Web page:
In their study, Longcore et. al. (2007), from the Patuxent Wildlife Research Center, wanted to determine whether B. dendrobatidis is infecting amphibians from the Northeast. B. dendrobatidis is a chytrid fungus that is known to kill amphibians and even cause species to go extinct. There is a specific temperature and weather range B. dendrobatidis can thrive in, so Longcore et. al. (2007) also wanted to determine whether temperature and whether effected infection rates in the amphibians. In addition, researchers hoped to find out whether or not gender, species and age correlate with higher infection rates. Finally, Longcore et. al. (2007) also wanted to determine if detection rates differ between fresh and fixed tissue examinations.
Longcore et. al. (2007) collected data from areas throughout New England. They employed citizen science to collect road kill amphibians, and, when these were not enough, researchers also collected amphibians from select sites throughout New England. Most amphibians came from Maine, and many were from wild life refuges and National parks. Upon gathering the amphibians, researchers cut skin samples primarily from the animals’ toe webbing and between their hind legs. Researchers then examined some of these samples fresh under a microscope and others after fixing and staining them. B. dendrobatidis can be detected with relative accuracy under a microscope at 100-400x and 1000x magnification in both sample types.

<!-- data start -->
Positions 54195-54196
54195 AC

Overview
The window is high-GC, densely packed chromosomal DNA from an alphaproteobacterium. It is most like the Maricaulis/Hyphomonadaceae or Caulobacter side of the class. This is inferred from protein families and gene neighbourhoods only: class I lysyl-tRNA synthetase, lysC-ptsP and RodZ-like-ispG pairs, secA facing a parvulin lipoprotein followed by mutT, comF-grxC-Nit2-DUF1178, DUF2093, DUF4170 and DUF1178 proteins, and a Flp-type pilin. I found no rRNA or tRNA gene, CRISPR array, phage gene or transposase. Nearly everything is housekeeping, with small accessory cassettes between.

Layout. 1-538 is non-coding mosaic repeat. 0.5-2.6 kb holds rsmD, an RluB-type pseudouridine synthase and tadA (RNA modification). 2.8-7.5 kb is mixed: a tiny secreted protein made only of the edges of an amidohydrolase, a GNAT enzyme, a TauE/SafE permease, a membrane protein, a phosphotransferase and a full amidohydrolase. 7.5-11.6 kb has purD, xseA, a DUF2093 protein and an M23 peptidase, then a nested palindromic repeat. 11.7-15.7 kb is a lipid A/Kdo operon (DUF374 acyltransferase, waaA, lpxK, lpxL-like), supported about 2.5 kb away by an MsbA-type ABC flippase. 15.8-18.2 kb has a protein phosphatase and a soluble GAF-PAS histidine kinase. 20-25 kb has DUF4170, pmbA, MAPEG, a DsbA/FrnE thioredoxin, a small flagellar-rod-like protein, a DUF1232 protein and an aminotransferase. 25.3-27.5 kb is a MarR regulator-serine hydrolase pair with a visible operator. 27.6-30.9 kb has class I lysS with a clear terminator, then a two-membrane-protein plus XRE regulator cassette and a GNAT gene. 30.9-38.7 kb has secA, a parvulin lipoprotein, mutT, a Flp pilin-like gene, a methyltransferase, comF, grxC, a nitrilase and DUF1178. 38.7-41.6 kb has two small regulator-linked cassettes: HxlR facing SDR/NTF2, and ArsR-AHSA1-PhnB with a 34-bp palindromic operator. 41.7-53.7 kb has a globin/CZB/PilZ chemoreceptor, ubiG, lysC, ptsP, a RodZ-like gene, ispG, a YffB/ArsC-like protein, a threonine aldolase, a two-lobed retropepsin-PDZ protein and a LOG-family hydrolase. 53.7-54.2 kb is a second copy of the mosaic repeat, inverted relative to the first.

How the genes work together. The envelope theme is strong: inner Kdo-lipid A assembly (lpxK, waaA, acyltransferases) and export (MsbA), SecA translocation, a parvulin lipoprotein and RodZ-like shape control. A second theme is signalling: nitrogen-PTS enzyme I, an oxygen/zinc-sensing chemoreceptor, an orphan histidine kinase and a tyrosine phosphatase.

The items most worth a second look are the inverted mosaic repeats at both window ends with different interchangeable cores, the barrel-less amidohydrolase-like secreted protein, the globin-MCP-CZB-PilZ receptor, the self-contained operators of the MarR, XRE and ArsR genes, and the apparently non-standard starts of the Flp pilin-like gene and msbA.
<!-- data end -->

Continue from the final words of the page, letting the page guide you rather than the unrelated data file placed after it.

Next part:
Longcore et. al. (2007) found that infection rates varied between the nine species studied and among locations. Most all areas and species were infected with B. dendrobatidis. Generally aquatic habitat hibernators had higher infection rates than terrestrial habitat hibernators, presumably because B. dendrobatidis zoospores are typically present only in water. Infections rates did not vary significantly between young and adult amphibians. Neither fresh sample analysis nor fixed sample analysis was completely accurate, but they were accurate an equally high percentage of the time.
Longcore, Jerry R., J.E. Longcore, A.P. Pessier, and W.A. Halteman. 2007. Chytridiomycosis Widespread in Anurans of Northeastern United States. Journal of Wildlife Management 71: 435-444.